By Dr. Joseph Chuman
There is growing consensus that the Trump presidency is a train wreck: Chaotic, unpredictable, destructive of American norms, engineered by a pathologically impulsive, grandiose and stunningly ignorant man who is narcissistically blind to his own ignorance. The question many, both inside the government and outside of it, must be asking is: How is this going to end? For the sake of the Republic, for the sake of freedom and democracy, may it come soon.
The political horror that is Donald Trump is mirrored in a succession of outrageous policies that reveal a dark and authoritarian streak. This is confirmed by his admiration for “strongmen,” the absence in his rhetoric of such fundamental American concepts as democracy and liberty, and his vesting of a “great” nation in brute power at the expense of cooperation and diplomacy. Add to this the collusion of members of his administration with Russian apparatchiks. If evidence is found that they conspired to throw the election his way, such would shade into treason, a high crime even his Republican sycophants couldn’t defend.
Fraying our moral fabric
Policy-wise the Trump regime is a disaster. But beyond his policies, the destructiveness of Donald Trump’s presidency and persona reaches more deeply to corrupt, if not destroy, the moral fabric of American society. Trump, like all presidents of the United States, presents two agendas. The first is vested in the policies that he promotes and executes. But the second is conveyed by the moral stature with which he comports himself. The American public projects a great deal of authority onto its presidents and much is expected. From George Washington forward, it is assumed that the president will be the conveyor of certain virtues, even as most have fallen short–honesty, magnanimity, generosity, the dignity of the office among them. The president in this regard is not only the chief executive; he is also a moral teacher.
The slash and burn, win-at-any-cost, and overt name-calling nastiness with which Trump carried on his presidential campaign has been ceaselessly expressed in his style of governing. Those who held out the hope that the demands and realities of the office would cause him to change, or that he would “grow” and “learn” as president (why do his defenders believe it acceptable for the presidency to provide a kindergarten experience for someone who has never served in government or has evinced the slightest commitment to civic values?) have been chasing a chimera, or are just trying to lead the rest of us on.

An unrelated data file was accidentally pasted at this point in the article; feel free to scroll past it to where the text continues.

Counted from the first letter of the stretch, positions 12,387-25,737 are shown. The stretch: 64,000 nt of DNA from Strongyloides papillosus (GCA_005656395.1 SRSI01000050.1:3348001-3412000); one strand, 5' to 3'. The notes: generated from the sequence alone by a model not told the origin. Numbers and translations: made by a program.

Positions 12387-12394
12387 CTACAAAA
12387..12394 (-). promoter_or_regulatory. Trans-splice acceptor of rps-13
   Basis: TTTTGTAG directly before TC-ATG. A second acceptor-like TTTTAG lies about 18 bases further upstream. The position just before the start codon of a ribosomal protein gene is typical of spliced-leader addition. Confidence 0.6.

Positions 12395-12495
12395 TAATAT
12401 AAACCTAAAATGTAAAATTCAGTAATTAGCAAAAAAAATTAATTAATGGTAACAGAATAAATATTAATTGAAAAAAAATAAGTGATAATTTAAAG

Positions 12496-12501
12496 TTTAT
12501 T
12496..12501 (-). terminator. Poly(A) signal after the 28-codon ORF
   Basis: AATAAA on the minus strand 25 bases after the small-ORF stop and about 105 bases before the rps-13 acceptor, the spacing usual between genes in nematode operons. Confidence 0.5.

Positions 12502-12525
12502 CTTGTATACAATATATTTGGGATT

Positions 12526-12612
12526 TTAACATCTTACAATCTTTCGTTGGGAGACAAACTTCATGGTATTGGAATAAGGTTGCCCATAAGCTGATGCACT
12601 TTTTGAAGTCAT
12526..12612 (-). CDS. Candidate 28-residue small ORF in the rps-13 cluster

Continuously, blatantly lying
Take, for starters, Trump’s mendacity. All politicians lie. They make false promises; they exaggerate. We know that. But they give at least rhetorical deference to truthfulness. Trump, by contrast, lies continuously, blatantly, and transparently, with no regard for obvious fact or concern for the importance of truth as the fiber of human discourse and relations. The presumption that people are being honest unless shown to be otherwise is the warp and woof of any society. Society is built on trust, and trust stands on the presumption of truthfulness. For Donald Trump, truthfulness and loyalty to facts themselves are totally jettisoned in the service of power and triumph. It is winning at all costs, and truthfulness is utterly sacrificed. If you or I lie, it is bad enough. If the president of the United States, who is arguably the most powerful and influential person on the planet, lies – and does so cavalierly and consistently – then the destruction to the norm of honesty over time is incalculably great. How many people of weak moral compass are saying to themselves, either overtly or unconsciously, if the president of the United States can lie, why can’t I? Multiply this manifold, and the social fabric begins to unravel.
Then there is bullying. The name-calling, the refrain “Lock her up,” (it resonates with fascism) the attack on the press as “the enemy of the people,” his misogyny, racism and ridicule of the disabled are boorish, vulgar, even obscene. Remember, this is the president of the United States. He carries great authority to set the norms. By the power of office, he has given permission to every bigot and hater to come out of the closet. I can just imagine the fraught conversations parents must be having with their 9-year-olds and the parents’ need to diminish the place of the presidency to protect their children from the immoral boor who holds the office. What does this do to the stature of the presidency and its respected place in American society? And what does this do to the morality of children and the rest us? When we morally place brackets around the leader at the top, the whole moral architecture of society is weakened.
I want to delve further into this question of the impact that the current administration is having on the moral fiber of society, and how we need to respond, in my platform address of June 4. I have titled my talk “The Worse Angels of Our Nature: (Im)moral Leadership in High Places.” I hope you can join me.
Dr. Joseph Chuman is leader of the Ethical Culture Society of Bergen County.